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Saturday, September 24, 2011

My review of The Tudor Throne by Brandy Purdy

About the book:

In the wake of King Henry VIII's death, England's throne is left in a precarious state—as is the peculiar relationship between his two daughters. Mary, the elder, once treasured, had been declared a bastard in favor of her flame-haired half-sister, Elizabeth, born of the doomed Anne Boleyn. Yet the bond between the sisters was palpable from the start. Now reinstated, Mary eventually assumes her place as queen. But as Mary's religious zeal evolves into a reign of terror, young Elizabeth gains the people's favor. Gripped by a tormenting paranoia, Mary is soon convinced that her beloved Elizabeth is in fact her worst enemy. And the virginal Elizabeth, whose true love is her country, must defy her tyrannical sister to make way for a new era. . .

My review:

I'm a big fan of Tudor era novels...usually. There were some excellent portrayals in this novel, like the characterization of the two sisters' beliefs and how they saw the world through varied lenses, that made it compelling at times. I had to admire Elizabeth's love for England and pity Mary for being fooled by Prince Philip into thinking she actually meant something to him. What a sad thing to say in your last days... "All I ever wanted was to be loved." The portrayal of their differences when it came to England's salvation or ruin was compelling too. So many people died needlessly and with such cruelty done to them for worshiping God in their own way. Many people were persecuted for their faith in those days and it always saddens me when leaders crush their own people for reasons such as this.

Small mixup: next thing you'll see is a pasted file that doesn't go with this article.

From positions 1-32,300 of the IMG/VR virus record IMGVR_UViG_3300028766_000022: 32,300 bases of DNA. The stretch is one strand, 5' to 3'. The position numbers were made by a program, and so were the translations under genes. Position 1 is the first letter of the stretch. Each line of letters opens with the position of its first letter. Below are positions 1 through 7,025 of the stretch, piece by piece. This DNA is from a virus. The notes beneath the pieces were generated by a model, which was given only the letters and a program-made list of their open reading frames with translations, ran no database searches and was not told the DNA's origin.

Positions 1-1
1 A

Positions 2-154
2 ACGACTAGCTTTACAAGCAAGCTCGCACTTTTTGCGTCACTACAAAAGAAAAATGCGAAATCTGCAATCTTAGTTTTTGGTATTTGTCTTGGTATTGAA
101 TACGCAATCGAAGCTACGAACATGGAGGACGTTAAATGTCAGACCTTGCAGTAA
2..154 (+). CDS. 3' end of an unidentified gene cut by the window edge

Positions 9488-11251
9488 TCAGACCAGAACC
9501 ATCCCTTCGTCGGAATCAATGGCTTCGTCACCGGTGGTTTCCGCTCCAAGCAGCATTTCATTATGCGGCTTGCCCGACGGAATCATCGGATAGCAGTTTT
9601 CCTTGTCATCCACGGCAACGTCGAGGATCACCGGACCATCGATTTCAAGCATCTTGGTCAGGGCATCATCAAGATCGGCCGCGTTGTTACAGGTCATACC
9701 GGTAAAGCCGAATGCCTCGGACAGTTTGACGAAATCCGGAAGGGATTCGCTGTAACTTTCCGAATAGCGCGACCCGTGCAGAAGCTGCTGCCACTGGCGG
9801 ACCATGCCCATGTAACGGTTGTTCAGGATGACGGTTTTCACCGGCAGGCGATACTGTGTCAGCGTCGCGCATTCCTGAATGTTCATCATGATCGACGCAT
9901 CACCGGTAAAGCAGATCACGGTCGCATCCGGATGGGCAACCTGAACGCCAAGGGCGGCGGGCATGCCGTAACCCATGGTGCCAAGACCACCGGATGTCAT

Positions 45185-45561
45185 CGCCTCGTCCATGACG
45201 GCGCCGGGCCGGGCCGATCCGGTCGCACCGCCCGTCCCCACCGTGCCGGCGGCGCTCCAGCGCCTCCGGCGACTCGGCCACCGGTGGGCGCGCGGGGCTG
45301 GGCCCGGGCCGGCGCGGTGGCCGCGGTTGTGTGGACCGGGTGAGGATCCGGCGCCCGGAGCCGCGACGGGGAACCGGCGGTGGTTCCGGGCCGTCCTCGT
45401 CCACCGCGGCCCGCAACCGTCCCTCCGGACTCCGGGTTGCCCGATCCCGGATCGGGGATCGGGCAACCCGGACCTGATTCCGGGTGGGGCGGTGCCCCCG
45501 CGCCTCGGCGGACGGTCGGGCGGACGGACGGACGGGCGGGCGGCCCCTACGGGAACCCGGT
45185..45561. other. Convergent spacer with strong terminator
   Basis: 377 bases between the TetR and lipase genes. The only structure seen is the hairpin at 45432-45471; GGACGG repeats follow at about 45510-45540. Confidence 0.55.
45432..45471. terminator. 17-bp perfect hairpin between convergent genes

Now on to the stuff I didn't like. I had a hard time buying all of the sexual stuff. The cakes and ale guy was annoying and disgusting. I don't know if what he had done in this story actually happened to Elizabeth in real life, but if it had then he was even more of a scum than this story portrays. The way this was written reminded me of a Middle Ages version of Lolita and that sordid tale. Ick is all I have to say about that. 

If the editor had cut the explicit sex scenes that didn't add to the story but made it seem cheap, then this novel would have ranked higher in my mind. The author has a real knack for writing the first person point of view. It's clearly her strength. But adding so much erotic content to make it feel like a lewd novel with modernized debased behavior in the story left a lot to be desired for me. Thankfully that wasn't the entire book. 

Sometimes I'd be reading along and think the story was a great portrayal of history, then something nasty or erotic happened and I lost my enthusiasm for the story. This is a great example of how explicit sexual content in a book can ruin it for me. The three star rating is for the parts of the story that were insightful and in good taste. The rest...yuck. I would rather read Elizabeth Chadwick or Philippa Gregory's novels, which are done in better taste. That's my two cents.

The Tudor Throne was published by Kensington and released in July 2011.

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